The following year saw the Gezi Park protests, which saw the streets outside my apartment in Kadıkoy thronged with anti-government demonstrations night after night, the sounds of chants and banging pots calling for then-prime minister Erdoğan to step down. Russian warships passed through the Bosphorus, headed to the Mediterranean, an ominous sign that the situation in Syria could escalate. With the Gezi protests, and as the number of refugees swelled, we wondered desperately if the tumult that had overwhelmed Syria was headed our way.


That autumn I met Özge, on a rare quiet evening. We had a glass of wine in Viktor Levi in Kadıköy, and though we didn’t know it then, that evening marked a turning point in both our lives. We married in the summer of 2015, and spent the reception afterward dancing atop of a ferryboat steaming up a twilight Bosphorus toward Beykoz and the Black Sea.

Then came the events of July 15, 2016. That Friday night when tanks and soldiers took control of the Bosphorus Bridge, and all night we could hear sounds of fighter jets streaking over the skies. It was a military coup attempt. By morning, it was all over, the soldiers had surrendered. But then, the country went into a state of emergency that lasted for the next two years. More than a few of the foreign teachers, fed up with all the uncertainty, packed up and headed home, or else to greener pastures in Asia. At times, my wife and I felt envious, but could we do? We had our life here. We were invested.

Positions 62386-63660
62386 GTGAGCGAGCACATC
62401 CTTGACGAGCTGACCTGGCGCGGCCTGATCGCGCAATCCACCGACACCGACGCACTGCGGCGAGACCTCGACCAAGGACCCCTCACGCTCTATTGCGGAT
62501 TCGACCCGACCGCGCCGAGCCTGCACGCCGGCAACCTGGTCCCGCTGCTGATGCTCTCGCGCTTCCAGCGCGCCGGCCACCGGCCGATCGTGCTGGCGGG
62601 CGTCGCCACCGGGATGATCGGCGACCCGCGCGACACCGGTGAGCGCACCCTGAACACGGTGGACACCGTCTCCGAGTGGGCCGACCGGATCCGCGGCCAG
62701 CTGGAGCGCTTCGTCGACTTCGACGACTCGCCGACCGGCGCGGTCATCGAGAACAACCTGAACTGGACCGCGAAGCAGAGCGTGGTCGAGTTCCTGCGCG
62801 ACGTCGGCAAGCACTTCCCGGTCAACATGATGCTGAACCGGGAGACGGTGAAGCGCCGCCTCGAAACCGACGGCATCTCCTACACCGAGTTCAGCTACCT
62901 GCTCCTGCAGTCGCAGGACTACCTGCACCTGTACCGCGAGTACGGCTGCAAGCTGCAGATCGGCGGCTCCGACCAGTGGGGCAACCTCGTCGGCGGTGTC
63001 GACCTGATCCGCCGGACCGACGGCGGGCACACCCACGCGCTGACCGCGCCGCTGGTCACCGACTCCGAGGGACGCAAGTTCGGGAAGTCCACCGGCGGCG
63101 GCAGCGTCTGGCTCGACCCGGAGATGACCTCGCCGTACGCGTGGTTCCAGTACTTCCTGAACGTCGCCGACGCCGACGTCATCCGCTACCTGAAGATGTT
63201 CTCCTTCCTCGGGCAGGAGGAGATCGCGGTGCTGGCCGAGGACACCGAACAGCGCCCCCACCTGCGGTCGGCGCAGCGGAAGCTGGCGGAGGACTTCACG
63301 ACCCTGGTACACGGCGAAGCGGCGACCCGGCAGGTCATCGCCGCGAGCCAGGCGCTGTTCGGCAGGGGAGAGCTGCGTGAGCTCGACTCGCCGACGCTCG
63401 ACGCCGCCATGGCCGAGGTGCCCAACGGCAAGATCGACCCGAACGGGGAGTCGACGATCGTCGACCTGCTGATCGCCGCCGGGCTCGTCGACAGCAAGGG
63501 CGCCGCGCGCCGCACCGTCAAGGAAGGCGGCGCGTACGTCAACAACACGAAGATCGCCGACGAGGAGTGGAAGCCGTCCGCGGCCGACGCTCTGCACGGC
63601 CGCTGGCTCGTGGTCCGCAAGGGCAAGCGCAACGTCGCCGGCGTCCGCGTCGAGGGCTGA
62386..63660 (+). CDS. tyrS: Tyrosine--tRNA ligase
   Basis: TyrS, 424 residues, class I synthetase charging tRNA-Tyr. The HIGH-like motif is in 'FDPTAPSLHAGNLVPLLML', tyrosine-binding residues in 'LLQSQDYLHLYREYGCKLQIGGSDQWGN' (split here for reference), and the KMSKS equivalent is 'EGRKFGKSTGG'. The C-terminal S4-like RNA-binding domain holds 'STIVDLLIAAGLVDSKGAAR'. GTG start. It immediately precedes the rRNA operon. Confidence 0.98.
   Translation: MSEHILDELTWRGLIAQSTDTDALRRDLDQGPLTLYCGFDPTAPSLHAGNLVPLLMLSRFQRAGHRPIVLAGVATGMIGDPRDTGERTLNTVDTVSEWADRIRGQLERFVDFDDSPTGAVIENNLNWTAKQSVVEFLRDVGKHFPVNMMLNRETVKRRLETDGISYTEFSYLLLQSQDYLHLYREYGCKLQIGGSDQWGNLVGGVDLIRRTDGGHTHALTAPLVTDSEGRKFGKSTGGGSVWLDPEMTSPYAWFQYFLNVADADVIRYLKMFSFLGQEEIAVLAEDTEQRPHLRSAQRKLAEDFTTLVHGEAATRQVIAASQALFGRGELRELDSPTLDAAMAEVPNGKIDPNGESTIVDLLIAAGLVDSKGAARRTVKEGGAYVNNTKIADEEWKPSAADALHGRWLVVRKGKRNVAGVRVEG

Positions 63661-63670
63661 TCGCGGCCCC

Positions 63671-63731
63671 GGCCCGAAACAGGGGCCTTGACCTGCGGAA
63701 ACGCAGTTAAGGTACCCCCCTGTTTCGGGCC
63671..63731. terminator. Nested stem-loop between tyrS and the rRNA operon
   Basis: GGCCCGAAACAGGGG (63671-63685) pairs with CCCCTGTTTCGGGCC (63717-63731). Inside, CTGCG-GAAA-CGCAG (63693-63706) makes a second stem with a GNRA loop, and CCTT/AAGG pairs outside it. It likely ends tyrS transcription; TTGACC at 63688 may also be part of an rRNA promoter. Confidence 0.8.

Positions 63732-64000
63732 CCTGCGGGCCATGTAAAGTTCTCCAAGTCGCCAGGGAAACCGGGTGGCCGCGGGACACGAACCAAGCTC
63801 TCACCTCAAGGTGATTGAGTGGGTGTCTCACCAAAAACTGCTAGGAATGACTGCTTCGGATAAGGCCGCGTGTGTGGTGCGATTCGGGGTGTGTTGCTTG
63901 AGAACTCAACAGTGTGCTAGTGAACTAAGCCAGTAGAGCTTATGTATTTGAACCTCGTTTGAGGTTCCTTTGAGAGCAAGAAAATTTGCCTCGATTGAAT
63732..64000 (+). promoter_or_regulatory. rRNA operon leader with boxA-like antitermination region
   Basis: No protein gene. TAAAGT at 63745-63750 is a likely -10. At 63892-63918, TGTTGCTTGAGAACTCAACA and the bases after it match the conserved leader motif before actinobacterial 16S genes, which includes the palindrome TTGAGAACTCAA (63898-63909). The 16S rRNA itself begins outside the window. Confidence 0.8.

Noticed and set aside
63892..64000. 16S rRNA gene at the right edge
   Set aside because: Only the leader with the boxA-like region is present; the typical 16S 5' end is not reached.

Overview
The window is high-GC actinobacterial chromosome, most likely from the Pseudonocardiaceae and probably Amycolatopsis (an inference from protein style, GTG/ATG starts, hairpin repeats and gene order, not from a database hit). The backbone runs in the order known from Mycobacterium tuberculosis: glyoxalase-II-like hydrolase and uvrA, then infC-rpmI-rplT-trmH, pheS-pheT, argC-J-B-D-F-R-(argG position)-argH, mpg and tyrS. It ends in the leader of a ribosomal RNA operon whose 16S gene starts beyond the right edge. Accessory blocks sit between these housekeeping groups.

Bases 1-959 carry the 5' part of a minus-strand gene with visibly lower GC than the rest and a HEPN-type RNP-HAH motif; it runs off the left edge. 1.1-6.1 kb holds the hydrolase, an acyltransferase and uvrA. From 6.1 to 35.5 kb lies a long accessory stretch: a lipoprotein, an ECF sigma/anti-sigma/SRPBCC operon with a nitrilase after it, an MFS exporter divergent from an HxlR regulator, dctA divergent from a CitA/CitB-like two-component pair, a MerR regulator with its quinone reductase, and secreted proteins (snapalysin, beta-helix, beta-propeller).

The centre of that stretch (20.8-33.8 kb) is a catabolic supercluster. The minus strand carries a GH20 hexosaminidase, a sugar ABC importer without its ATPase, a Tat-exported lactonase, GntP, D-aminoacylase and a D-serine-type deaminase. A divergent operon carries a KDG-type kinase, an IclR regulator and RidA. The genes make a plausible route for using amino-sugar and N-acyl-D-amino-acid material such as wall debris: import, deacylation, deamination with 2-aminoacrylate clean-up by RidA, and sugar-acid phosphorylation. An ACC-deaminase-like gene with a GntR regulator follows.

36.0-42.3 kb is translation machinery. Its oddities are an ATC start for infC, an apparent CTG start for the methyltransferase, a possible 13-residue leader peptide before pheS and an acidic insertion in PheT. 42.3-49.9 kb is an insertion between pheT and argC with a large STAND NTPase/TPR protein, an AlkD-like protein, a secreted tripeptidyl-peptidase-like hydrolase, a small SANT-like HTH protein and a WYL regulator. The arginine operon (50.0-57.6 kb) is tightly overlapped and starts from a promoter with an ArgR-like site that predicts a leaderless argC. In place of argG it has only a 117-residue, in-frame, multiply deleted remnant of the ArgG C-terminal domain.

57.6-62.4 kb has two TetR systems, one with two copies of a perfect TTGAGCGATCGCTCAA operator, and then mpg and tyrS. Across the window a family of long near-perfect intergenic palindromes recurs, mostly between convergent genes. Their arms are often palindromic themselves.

After a decade of Prague nights and Istanbul sunsets, marriage brought a new element to my life: the prospect of settling down. I found a job teaching at a university, with regular hours and full benefits, and we purchased an apartment in Üsküdar on the city’s Asian side. And now, we are expecting our first child any day.

These days, the city has also changed in many dramatic ways. The Marmaray connects the two continents beneath the Bosphorus, a third transcontinental bridge spans the skyline, and a new international airport, set to be the world’s busiest, has opened.

And when I look out at my students’ faces at the university, some of them are Syrian. I reflect that these 18-year-olds were just children a decade ago, and maybe some of their parents were refugees. It’s not too hard to imagine, just hypothetically, that maybe some of them were the very same children I saw on the streets of my neighborhood long ago.

And I imagine, too, that one day, one of those students could be my own son.

A lot can change in ten years. Just think: If I hadn’t got drunk and kicked that poor car back in Prague, I might never have met my wife, and my son might never have been born. Is that fate? Luck? Karma? Best not to think too much about it, and get on with living. All I will say is that the past decade has been good to us. Maybe it pays to take a few risks, and to stick with your investment, for better or worse.

Now, a new decade, the 2020s, stands at attention just outside the doorway. And a newborn. We wait anxiously, knowing that the time sure does go fast. While it may turn out to be another Roaring Twenties, we also hope that the new decade will bring us – and the world our son will soon join – a small measure of peace.


James Tressler is a former Lost Coast resident. Some of his literary ramblings, including “Strait Fiction” and “Inside Voices,” can be found at Booklegger in Eureka, Northtown Books in Arcata, and at